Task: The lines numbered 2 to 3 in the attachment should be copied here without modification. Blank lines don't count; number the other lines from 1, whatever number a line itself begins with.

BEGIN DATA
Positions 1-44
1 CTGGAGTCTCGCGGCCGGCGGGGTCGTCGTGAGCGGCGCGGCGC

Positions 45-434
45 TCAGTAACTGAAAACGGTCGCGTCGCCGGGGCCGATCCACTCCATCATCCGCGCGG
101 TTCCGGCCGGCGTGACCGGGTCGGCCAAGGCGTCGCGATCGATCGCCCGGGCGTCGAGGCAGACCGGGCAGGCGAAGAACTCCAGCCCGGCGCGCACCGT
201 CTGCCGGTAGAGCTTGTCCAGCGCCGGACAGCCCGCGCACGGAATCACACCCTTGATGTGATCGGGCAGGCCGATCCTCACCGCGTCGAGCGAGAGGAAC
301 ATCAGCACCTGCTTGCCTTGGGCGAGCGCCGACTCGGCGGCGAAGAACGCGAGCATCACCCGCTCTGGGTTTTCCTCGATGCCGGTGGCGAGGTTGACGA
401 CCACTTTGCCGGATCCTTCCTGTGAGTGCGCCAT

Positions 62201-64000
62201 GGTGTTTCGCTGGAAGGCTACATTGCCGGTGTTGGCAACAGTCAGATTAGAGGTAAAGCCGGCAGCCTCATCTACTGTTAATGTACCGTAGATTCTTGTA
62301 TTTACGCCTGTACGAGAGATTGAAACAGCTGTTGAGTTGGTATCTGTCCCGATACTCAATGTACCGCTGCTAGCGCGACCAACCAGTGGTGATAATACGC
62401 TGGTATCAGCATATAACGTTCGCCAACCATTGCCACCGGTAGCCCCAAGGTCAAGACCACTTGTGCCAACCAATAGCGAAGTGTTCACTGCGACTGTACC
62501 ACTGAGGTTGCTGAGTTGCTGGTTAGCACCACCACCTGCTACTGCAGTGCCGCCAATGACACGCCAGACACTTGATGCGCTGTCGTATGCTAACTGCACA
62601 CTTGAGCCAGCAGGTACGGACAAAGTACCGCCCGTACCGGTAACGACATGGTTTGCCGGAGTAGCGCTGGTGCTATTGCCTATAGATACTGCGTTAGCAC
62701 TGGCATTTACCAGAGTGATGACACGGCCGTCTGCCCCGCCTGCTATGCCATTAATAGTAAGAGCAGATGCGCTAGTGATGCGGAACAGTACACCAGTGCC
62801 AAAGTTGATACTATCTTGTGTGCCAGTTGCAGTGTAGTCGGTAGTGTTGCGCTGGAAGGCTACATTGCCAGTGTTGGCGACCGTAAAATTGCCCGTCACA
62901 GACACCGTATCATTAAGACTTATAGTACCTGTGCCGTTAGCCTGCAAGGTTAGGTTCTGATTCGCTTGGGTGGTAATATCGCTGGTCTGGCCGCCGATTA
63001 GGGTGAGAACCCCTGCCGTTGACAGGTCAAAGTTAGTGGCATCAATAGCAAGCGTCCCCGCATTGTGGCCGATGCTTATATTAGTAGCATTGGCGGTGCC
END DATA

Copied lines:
1 CTGGAGTCTCGCGGCCGGCGGGGTCGTCGTGAGCGGCGCGGCGC

Positions 45-434